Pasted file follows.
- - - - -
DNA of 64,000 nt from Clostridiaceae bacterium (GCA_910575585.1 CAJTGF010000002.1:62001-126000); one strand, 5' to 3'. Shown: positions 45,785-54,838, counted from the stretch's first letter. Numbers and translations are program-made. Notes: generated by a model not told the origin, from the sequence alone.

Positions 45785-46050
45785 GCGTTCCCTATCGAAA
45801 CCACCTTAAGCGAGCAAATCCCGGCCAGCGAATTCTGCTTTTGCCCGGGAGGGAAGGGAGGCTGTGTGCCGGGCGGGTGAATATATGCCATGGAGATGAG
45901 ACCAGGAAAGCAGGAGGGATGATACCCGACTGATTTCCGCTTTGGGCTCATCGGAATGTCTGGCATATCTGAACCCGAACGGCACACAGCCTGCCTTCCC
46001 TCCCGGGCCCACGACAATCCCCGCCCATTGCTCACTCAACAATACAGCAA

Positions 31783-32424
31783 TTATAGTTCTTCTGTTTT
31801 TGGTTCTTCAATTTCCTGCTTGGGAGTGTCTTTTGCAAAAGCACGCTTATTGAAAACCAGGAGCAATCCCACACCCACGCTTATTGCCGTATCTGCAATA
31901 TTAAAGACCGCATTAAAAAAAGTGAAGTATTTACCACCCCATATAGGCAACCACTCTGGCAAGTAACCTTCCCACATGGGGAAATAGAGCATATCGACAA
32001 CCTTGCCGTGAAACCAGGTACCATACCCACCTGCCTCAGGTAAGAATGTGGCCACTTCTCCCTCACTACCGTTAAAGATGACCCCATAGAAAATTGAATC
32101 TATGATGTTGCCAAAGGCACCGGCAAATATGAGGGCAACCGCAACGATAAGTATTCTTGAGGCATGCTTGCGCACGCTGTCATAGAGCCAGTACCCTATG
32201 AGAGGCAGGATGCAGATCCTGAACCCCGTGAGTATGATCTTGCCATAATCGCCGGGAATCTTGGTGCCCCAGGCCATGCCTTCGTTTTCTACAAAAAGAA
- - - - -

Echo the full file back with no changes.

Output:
DNA of 64,000 nt from Clostridiaceae bacterium (GCA_910575585.1 CAJTGF010000002.1:62001-126000); one strand, 5' to 3'. Shown: positions 45,785-54,838, counted from the stretch's first letter. Numbers and translations are program-made. Notes: generated by a model not told the origin, from the sequence alone.

Positions 45785-46050
45785 GCGTTCCCTATCGAAA
45801 CCACCTTAAGCGAGCAAATCCCGGCCAGCGAATTCTGCTTTTGCCCGGGAGGGAAGGGAGGCTGTGTGCCGGGCGGGTGAATATATGCCATGGAGATGAG
45901 ACCAGGAAAGCAGGAGGGATGATACCCGACTGATTTCCGCTTTGGGCTCATCGGAATGTCTGGCATATCTGAACCCGAACGGCACACAGCCTGCCTTCCC
46001 TCCCGGGCCCACGACAATCCCCGCCCATTGCTCACTCAACAATACAGCAA

Positions 31783-32424
31783 TTATAGTTCTTCTGTTTT
31801 TGGTTCTTCAATTTCCTGCTTGGGAGTGTCTTTTGCAAAAGCACGCTTATTGAAAACCAGGAGCAATCCCACACCCACGCTTATTGCCGTATCTGCAATA
31901 TTAAAGACCGCATTAAAAAAAGTGAAGTATTTACCACCCCATATAGGCAACCACTCTGGCAAGTAACCTTCCCACATGGGGAAATAGAGCATATCGACAA
32001 CCTTGCCGTGAAACCAGGTACCATACCCACCTGCCTCAGGTAAGAATGTGGCCACTTCTCCCTCACTACCGTTAAAGATGACCCCATAGAAAATTGAATC
32101 TATGATGTTGCCAAAGGCACCGGCAAATATGAGGGCAACCGCAACGATAAGTATTCTTGAGGCATGCTTGCGCACGCTGTCATAGAGCCAGTACCCTATG
32201 AGAGGCAGGATGCAGATCCTGAACCCCGTGAGTATGATCTTGCCATAATCGCCGGGAATCTTGGTGCCCCAGGCCATGCCTTCGTTTTCTACAAAAAGAA